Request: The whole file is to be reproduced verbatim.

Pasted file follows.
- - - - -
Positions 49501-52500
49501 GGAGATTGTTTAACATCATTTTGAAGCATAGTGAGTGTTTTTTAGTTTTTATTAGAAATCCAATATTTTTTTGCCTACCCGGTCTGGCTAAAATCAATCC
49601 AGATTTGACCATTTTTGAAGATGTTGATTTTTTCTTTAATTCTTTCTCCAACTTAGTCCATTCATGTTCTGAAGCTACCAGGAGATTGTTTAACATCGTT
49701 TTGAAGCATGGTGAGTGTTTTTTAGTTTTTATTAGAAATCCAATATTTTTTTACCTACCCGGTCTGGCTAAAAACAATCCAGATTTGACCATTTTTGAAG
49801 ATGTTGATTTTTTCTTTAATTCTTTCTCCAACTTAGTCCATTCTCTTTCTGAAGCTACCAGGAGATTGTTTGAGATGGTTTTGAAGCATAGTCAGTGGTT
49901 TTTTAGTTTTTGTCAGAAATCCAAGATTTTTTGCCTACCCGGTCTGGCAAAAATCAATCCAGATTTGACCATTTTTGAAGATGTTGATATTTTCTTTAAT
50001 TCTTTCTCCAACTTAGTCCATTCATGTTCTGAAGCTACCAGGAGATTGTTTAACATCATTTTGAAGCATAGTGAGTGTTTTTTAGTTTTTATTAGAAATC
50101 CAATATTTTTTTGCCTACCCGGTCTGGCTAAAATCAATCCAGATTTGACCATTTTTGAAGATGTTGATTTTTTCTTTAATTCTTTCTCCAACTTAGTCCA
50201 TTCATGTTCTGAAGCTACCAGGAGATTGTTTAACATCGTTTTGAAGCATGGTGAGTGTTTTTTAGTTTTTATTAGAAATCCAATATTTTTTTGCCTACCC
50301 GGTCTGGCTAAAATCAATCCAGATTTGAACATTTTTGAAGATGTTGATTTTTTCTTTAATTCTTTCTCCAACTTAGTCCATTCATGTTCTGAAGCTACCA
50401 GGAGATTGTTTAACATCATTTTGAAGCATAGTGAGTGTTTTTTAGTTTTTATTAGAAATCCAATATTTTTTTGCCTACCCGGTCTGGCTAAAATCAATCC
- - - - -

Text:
Positions 49501-52500
49501 GGAGATTGTTTAACATCATTTTGAAGCATAGTGAGTGTTTTTTAGTTTTTATTAGAAATCCAATATTTTTTTGCCTACCCGGTCTGGCTAAAATCAATCC
49601 AGATTTGACCATTTTTGAAGATGTTGATTTTTTCTTTAATTCTTTCTCCAACTTAGTCCATTCATGTTCTGAAGCTACCAGGAGATTGTTTAACATCGTT
49701 TTGAAGCATGGTGAGTGTTTTTTAGTTTTTATTAGAAATCCAATATTTTTTTACCTACCCGGTCTGGCTAAAAACAATCCAGATTTGACCATTTTTGAAG
49801 ATGTTGATTTTTTCTTTAATTCTTTCTCCAACTTAGTCCATTCTCTTTCTGAAGCTACCAGGAGATTGTTTGAGATGGTTTTGAAGCATAGTCAGTGGTT
49901 TTTTAGTTTTTGTCAGAAATCCAAGATTTTTTGCCTACCCGGTCTGGCAAAAATCAATCCAGATTTGACCATTTTTGAAGATGTTGATATTTTCTTTAAT
50001 TCTTTCTCCAACTTAGTCCATTCATGTTCTGAAGCTACCAGGAGATTGTTTAACATCATTTTGAAGCATAGTGAGTGTTTTTTAGTTTTTATTAGAAATC
50101 CAATATTTTTTTGCCTACCCGGTCTGGCTAAAATCAATCCAGATTTGACCATTTTTGAAGATGTTGATTTTTTCTTTAATTCTTTCTCCAACTTAGTCCA
50201 TTCATGTTCTGAAGCTACCAGGAGATTGTTTAACATCGTTTTGAAGCATGGTGAGTGTTTTTTAGTTTTTATTAGAAATCCAATATTTTTTTGCCTACCC
50301 GGTCTGGCTAAAATCAATCCAGATTTGAACATTTTTGAAGATGTTGATTTTTTCTTTAATTCTTTCTCCAACTTAGTCCATTCATGTTCTGAAGCTACCA
50401 GGAGATTGTTTAACATCATTTTGAAGCATAGTGAGTGTTTTTTAGTTTTTATTAGAAATCCAATATTTTTTTGCCTACCCGGTCTGGCTAAAATCAATCC